The Dodgers have apparently found the seventh-inning former closer they’ve been seeking, as they are close on a one-year deal with former Indians closer Chris Perez, according to Dylan Hernandez of the Los Angeles Times.
The Dodgers are closing in on a one-year contract with former All-Star closer Chris Perez, according to people familiar with the situation who spoke under the condition of anonymity because the deal hasn’t been finalized. Financial terms of the prospective deal aren’t known.
Inevitably, the question of whether or not he’s an actual improvement over Ronald Belisario will come up, and it already has. But there’s another name that might get nudged out with this acquisition (besides Jose Dominguez*).
*Fine to send him down. He provides quality depth, gets time to work on command, and has options.
It’s a one-year deal, so it’s hard to complain about the signing in terms of anything but opportunity cost, but that’s exactly where the problem might arise.
And yes, the pitcher I was talking about was Jamey Wright, because he wants a major-league deal and the Dodgers previously had interest. When I informed my dad of this signing, he remarked, “Well, at least it’s not Jamey Wright.” Initially I agreed, but it’s not nearly as clear-cut as I thought, and Wright has actually been superior the past two years.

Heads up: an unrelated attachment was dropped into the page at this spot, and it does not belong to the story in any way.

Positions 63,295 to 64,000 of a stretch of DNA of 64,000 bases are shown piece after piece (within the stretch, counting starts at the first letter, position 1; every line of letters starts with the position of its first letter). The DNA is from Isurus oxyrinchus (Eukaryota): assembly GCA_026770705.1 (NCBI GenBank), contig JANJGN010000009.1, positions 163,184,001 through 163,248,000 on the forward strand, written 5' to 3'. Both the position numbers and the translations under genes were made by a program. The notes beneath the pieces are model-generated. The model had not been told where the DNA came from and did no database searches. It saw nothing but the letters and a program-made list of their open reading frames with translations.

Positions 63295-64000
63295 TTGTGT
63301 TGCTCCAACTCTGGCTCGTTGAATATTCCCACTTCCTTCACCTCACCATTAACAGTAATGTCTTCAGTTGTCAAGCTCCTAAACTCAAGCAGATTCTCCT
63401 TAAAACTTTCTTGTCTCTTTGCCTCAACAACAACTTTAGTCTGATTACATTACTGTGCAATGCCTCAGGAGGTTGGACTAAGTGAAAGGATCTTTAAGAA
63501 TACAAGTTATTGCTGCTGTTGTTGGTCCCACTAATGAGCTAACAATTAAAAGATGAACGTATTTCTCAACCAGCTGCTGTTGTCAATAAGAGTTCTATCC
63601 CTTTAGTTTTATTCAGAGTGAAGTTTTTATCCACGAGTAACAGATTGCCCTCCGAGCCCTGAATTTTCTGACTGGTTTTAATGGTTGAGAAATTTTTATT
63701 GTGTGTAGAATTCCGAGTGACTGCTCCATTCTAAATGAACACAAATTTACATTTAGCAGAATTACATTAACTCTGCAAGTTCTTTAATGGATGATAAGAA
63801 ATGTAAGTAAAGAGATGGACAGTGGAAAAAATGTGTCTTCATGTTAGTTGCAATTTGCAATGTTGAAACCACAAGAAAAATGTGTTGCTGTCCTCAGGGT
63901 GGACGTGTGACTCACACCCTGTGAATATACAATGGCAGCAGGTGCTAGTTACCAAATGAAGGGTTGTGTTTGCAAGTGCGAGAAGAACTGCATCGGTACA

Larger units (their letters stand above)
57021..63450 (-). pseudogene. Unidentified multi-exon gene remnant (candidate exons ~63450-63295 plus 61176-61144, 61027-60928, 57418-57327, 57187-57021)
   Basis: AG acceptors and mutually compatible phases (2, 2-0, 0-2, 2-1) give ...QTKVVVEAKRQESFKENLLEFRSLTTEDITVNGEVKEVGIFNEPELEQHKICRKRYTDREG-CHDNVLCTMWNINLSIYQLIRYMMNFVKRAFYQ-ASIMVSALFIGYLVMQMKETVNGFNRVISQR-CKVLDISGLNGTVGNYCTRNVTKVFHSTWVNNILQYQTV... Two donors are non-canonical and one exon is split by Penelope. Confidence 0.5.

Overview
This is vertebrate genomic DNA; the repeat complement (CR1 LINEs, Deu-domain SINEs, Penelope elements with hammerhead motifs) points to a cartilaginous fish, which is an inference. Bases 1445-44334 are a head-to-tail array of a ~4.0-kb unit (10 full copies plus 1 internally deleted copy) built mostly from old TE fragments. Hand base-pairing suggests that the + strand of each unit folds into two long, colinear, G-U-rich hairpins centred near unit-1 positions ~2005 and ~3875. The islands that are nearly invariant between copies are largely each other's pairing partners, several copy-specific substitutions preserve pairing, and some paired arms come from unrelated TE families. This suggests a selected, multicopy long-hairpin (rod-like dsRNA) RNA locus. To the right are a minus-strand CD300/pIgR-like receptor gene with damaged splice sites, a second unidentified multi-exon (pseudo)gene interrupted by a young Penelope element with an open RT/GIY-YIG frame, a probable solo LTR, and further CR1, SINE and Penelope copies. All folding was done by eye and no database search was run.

As far as Belisario, I personally worried if the Dodgers ran his arm into the ground, so there was that concern. But there’s always the off-the-field questions as well, though I doubt Perez eases that concern.
I don’t care that Perez and his wife smoke weed, I DO care that he was dumb/goofy enough to: 1) order weed from the mail 2) address it to his dog. Also, the fact that he’s sort of nuts/dumb will either be awesome or horrible, or both. Hopefully him being out of Cleveland will mean he stops whining about management when he was part of the problem and not the answer. I do, however, hope he continues to projectile vomit after innings.
But focusing solely on baseball, my primary issue with choosing Perez is that unlike Brian Wilson, he doesn’t have an elite upside to fallback on. Even in his 1.71 ERA season in 2010, his FIP was 3.56 and his SIERA was a career-average 3.59. He just stranded baserunners at a career-high rate (86.0%) and was extremely fortunate (.222 BABIP). Furthermore, his fastball velocity fell last year by over one mph, making him a lot more hittable. So at best, choosing between the trio seems like a crapshoot between solid middle relievers, and one could easily argue Perez is the worst of the three.